Godolphin has remarkably supplied a third of the Dubai World Cup meeting winners since His Highness Sheikh Mohammed bin Rashid Al Maktoum inaugurated this Gulf extravaganza in 1996.
Chances abound for Dettori on Saturday, yet nothing sparkles greatly from the sand and the Italian would stop at nothing for just one more winner. His favoured mount Skysurfers, the snow drop of a colt who consistently bursts forth early in the year, has been dealt a near terminal blow.
“I thought Skysurfers would have been the one, but being drawn 13 is a big, big disadvantage,” Dettori says. “Of the rest there are chances even if nothing stands out really. Let’s hope one goes in. I’m not jumping up and down at the moment because I did that last year when people told me I was going to have four winners and I ended up with nothing. I’ve got six, solid, good rides but the truth is it’s difficult to win here. They will have to perform to their very best to win.”
Also in the Godolphin cockpit on Saturday will be Ahmed Ajtebi – the local boy made good - the man who swapped camels for horses as his competitive vehicle at the age of 21. He has ridden over 50 winners for Godolphin since 2009.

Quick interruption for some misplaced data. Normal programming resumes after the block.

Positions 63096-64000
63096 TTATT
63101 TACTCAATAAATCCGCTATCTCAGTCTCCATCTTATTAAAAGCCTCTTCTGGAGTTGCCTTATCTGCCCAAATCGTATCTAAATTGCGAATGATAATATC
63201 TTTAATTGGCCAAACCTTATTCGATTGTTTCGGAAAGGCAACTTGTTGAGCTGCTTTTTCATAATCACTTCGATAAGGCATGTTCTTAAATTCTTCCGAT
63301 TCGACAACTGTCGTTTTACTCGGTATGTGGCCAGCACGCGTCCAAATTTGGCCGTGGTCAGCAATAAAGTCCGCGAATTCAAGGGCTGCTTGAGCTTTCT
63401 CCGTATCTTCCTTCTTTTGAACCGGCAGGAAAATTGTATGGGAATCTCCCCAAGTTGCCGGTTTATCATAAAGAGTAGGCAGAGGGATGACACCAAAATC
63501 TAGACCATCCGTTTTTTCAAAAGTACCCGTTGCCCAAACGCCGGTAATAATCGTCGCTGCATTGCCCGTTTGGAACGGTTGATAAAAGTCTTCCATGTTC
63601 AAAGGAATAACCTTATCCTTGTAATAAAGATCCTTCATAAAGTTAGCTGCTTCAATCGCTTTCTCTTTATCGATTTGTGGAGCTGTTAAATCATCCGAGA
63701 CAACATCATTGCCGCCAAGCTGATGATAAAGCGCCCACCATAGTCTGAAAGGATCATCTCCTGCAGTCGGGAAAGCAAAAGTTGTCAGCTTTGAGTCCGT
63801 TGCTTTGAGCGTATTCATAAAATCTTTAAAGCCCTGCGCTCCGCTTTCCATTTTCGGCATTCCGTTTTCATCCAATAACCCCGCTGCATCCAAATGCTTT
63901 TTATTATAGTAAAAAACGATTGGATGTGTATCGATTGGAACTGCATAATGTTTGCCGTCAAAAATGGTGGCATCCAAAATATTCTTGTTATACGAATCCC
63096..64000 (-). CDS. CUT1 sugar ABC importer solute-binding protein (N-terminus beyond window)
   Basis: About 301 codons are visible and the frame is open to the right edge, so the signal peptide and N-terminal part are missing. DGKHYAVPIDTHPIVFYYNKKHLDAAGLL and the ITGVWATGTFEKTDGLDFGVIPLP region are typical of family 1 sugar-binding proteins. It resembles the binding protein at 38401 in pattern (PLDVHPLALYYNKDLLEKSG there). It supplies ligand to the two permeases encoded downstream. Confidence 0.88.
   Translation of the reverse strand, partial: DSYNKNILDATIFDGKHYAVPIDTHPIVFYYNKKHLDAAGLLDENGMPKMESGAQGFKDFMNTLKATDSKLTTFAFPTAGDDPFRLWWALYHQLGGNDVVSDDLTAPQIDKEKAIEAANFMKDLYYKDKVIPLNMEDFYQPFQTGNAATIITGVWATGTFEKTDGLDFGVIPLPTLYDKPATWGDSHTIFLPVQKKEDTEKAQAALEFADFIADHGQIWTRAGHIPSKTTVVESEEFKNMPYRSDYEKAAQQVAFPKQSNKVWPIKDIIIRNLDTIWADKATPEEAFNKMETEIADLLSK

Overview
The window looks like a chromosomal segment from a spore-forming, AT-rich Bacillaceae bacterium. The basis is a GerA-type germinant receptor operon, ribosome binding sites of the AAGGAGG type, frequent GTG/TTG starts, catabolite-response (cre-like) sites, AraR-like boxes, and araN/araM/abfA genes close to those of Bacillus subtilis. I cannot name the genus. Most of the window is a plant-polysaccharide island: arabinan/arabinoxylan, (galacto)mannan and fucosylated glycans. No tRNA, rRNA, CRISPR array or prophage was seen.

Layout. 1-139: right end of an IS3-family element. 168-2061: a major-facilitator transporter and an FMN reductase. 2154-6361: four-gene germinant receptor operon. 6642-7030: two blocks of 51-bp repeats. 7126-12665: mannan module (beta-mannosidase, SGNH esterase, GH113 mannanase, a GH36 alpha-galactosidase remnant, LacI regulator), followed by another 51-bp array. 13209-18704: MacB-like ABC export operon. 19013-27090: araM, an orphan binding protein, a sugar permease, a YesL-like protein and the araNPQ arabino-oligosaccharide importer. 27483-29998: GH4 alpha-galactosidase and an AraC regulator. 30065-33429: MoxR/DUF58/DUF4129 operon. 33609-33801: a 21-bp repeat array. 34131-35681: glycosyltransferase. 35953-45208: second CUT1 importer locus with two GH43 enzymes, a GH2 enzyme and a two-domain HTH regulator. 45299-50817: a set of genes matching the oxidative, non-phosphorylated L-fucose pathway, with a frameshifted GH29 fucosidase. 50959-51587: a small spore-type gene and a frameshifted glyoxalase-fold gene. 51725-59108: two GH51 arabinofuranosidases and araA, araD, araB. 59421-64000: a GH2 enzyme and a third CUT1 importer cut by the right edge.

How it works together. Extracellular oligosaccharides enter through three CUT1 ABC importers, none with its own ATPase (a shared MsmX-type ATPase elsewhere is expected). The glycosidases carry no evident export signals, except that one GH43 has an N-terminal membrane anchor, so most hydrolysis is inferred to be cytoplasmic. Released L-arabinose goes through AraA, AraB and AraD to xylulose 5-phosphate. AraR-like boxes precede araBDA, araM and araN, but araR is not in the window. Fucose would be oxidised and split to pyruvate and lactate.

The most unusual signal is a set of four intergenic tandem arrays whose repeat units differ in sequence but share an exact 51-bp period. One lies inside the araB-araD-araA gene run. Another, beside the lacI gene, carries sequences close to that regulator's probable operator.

Most notable among all his victories have been three at the Dubai World Cup meeting, three wins which advertised to all beyond the dunes what he could do.
“It’s a big thing for me this meeting,” he says. “I’ve ridden winners in 16 different countries but nothing will be like riding a winner on World Cup night. This is my home town.
“If you ride a winner on the night it puts your name up in lights and opens lots of doors for you for the future. You suddenly start getting calls from outside.”
Ajtebi nominates Xin Xu Lin in the UAE Derby as a colt to consider, even if he has relinquished the reins to Dettori.
“I think this is the best chance for Godolphin for the night,” he says. “Especially if he likes the surface because this horse has never run on the [All-Weather] before. I ride him most days and he is a lovely, nice ride and straightforward. He is working like a superstar. I want to see him win and - if he loves the surface - I think he will. He’s class.”
Simon Crisford, the Godolphin Racing Manager, will settle for a win for X. Or Y or Z for that matter.
“There are no certainties but we have got chances – what I would call crossbar chances – and we just hope one of them will find its way into the net,” he says. “The competition is a lot stronger than it used to be.”